The Rundown
By the end of June 1945, only aircraft maintenance work was being done. Manufacturing, engine overhaul and other work had ended. Warton closed as an active USAAF base with the end of hostilities with Japan, a couple of months later. The last aircraft was delivered on the 2nd of August 1945 and BAD 2 was de-activated on the 3rd of September, at midnight, under the command of Colonel T.W. Scott. From January 1945, many men had begun to be transferred to Infantry units. The few remaining staff moved to site 8 and in September the airfield was handed on to the 'Warton Army Technical School.' The school was set up to provide comprehensive technical and industrial training for American servicemen prior to return to civilian life. The first 2,151 students started their course on the 16th of September 1945 and up to 4,000 students started on one of 18 courses each 8-week term. At the end of that year the number of Americans was down to 5,000. The airfield was handed back to the RAF in February 1946, after the Technical School moved to Germany. The RAF's 90 MU established a large storage unit which was still there in a small way in February 1951.

The BAD 2 Association
On the 7th of October 1977 in St Louis Missouri the BAD2 Association was formed, founded by David G. Mayor. Their statement of purpose was: “The BAD 2 Association was formed to perpetuate the history of The World’s Greatest Air Depot, to encourage the gathering of all sections of BAD 2 in annual reunion, and to assure that the memory of your comrades who gave their lives in service to our country, shall not die.” The association formed a quarterly newsletter, first issue in December 1977, as a forum to share memories of BAD2 and a method in which to reach out to veterans who served at Warton. The association had over 800 members and held numerous reunions both in the United States, in various States, and in the United Kingdom. Membership was open to all former members of BAD2 organisations, civilian or military. Other members, outside of BAD2 organisations, were permitted to join as associates.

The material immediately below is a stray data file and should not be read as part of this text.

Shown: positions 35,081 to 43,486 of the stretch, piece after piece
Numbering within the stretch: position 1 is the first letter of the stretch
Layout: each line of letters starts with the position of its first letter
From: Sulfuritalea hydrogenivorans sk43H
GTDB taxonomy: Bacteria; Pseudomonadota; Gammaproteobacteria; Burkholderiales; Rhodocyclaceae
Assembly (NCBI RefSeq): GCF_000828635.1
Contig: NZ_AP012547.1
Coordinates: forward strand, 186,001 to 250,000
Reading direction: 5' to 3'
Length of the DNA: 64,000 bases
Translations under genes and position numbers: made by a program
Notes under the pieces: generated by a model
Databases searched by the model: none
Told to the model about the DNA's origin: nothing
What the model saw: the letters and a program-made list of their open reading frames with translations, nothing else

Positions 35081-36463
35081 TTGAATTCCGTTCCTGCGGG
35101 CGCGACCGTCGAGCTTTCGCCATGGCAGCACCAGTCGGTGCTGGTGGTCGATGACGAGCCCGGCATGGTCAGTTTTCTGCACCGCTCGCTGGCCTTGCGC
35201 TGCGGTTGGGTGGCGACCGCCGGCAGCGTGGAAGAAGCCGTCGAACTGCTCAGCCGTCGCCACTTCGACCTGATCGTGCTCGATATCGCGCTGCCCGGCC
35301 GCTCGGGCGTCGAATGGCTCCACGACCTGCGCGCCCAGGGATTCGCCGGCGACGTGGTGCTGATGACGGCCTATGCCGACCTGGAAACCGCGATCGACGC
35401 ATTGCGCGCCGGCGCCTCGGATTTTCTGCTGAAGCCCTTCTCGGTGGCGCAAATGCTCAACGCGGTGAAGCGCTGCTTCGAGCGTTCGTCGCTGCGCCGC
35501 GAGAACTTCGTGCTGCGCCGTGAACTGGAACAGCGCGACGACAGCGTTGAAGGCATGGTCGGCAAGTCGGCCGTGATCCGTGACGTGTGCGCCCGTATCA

Adapted by "Bomble Bee" from “The Story of B.A.D.2. at Warton” Supplied by the BAE SYSTEMS North West Heritage Group, a volunteer organisation supported by BAE SYSTEMS